Tuesday, July 30, 2019

GUEST REVIEW 12: (2019-2020): TILL

“The Legacy of a Mother and Son”***

by Elyse Orecchio (guest reviewer)

From time to time Theatre's Leiter Side posts reviews of Off-Off Broadway shows my schedule prevents me from seeing. If you are interested in reviewing Off-Off Broadway, please contact me so we can discuss. I hope you find the expanded coverage useful. Sam Leiter

I saw Till at the New York Musical Festival (NYMF) on what would have been the 78th birthday of Emmett Till, the 14-year-old whose brutal murder in 1955 ignited civil rights protests and is still in the news today. Just last week some Mississippi frat boys vandalized his memorial, as plenty others have done (consequently, a bulletproof replacement is in the works).

Synonymous with the story of Emmett is the story of his mother Mamie Till, who made sure the world saw the barbaric images of her son’s mutilated body by holding an open casket funeral, iconicized in this photograph. In this new musical with music and lyrics by Leo Schwartz and a book by Schwartz and DC Cathro, Till explores the life of Emmett and Mamie in the time leading up to his tragic death.
Dwelvan David and company. Photo: Russ Rowland.
Chillingly directed by NJ Agwuna, the production opens with somber vocalizations from a gospel quartet who prepare the audience for the impending devastation. The energy shifts as we meet young Emmett, played with spunky exuberance by Taylor A. Blackman.  He is a typical teen, up to typical shenanigans, and his bond with his mother is sweetly established. Mamie (an excellent Denielle Marie Grey) is hesitant to allow him to leave their Chicago home to stay with his uncle in Money, Mississippi, but reluctantly lets him make the ill-fated trip down South, where Jim Crow looms.
Taylor Blackman and company. Photo: Russ Rowland.
The immensely talented gospel quartet portrays the rest of the characters: Tyla Collier as Emmett’s grandmother Alma and others, Dwelvan David as Emmett’s uncle and others, Judith Franklin as Emmett’s cousin and others, Dwelvan David as Emmett’s uncle and others, Judith Franklin as Emmett’s cousin and others, and most notably, Devin Roberts, who seamlessly transitions back and forth between Mamie’s kind suitor and Roy, the sinister white store clerk who ends Emmett’s life.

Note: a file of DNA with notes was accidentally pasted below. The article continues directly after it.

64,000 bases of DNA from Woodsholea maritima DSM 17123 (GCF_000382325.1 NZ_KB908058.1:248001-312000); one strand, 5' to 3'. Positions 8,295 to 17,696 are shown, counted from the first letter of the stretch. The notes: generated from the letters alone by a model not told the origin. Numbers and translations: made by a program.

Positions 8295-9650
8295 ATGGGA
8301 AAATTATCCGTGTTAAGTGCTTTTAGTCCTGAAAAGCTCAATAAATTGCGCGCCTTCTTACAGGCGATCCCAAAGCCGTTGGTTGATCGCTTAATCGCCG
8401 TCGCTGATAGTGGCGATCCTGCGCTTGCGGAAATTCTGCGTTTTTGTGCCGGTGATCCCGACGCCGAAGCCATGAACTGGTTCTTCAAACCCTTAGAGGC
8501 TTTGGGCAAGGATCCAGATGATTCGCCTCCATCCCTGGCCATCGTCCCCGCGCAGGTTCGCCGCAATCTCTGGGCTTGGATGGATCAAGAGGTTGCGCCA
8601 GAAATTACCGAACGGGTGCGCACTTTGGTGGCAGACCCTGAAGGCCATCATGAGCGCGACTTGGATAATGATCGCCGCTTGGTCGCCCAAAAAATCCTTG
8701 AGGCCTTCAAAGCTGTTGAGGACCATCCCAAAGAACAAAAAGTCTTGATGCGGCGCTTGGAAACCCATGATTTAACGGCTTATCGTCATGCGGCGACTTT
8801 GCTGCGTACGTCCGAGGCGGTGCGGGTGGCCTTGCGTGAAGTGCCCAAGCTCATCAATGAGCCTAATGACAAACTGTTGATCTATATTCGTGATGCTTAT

Roy and Carolyn Bryant are a white couple running a small store in Money. There are various versions of what happened to set off Roy: it was said that Emmett whistled at his wife, Carolyn. In Till, Emmett whistles during a game of checkers, which Carolyn mistakes as intended for her. When Roy learns of this, he abducts Emmett in the middle of the night; the boy’s lynched body is found days later.
Dwelvan David, Judith Franklin, Taylor Blackman, Ty Collier, Devin Roberts. Photo: Russ Rowland.
A few things happen to dilute the maximum impact of the tragic events. Emmett is played by an adult, his murder occurs offstage, and it can be construed that “fault” is attributed to Emmett’s uncle, who apologizes to the Bryants for his nephew’s behavior when the matter was already forgotten. White characters are portrayed by the African-American cast wearing half-masks and white gloves, a choice that will surely spark conversation. As a result of these elements, the gruesome depiction of white people mutilating a black child is left to our imagination, arguably a contrast to Mamie Till’s intent, but perhaps a safe decision for musical theatre.

The production ends with Mamie’s declaration (“Come Follow Me”) that her son will not be forgotten, along with projections of figures from Martin Luther King Jr. to President Barack Obama, which solidifies Emmett Till’s relevance in the history of the civil rights movement. But some of the most important things I learned about the Till legacy came from doing research for this piece instead of from the show itself, such as the subsequent trial (and acquittal) of Bryant, or the details on Mamie Till’s heroic efforts to fight for her son’s memory. 

I would have preferred more time being devoted to the aftermath of Till’s murder. But I left the theatre feeling privileged to have watched Emmett and Mamie’s story as a shared experience with other humans. to have been given that real-life connection in the room. The production’s guttural emotion, compounded with its political,  thought-provoking, and, needless to say, relevant, content, makes Till the show most likely to be remembered among this season’s NYMF offerings. 
Pershing Square Signature Center/Alice Griffin Jewel Box Theatre
480 W. 42nd St., NYC
[Closed July 28]

Elyse Orecchio studied musical theatre at Emerson College, acting at CUNY Brooklyn College, and English Linguistics & Rhetoric at CUNY Hunter College. She has worked in nonprofit communications for more than a decade. She lives in Sunnyside, Queens, with her husband Joe, kids Theo and Melody, and three cats. eorecchio@gmail.com @elyseorecchio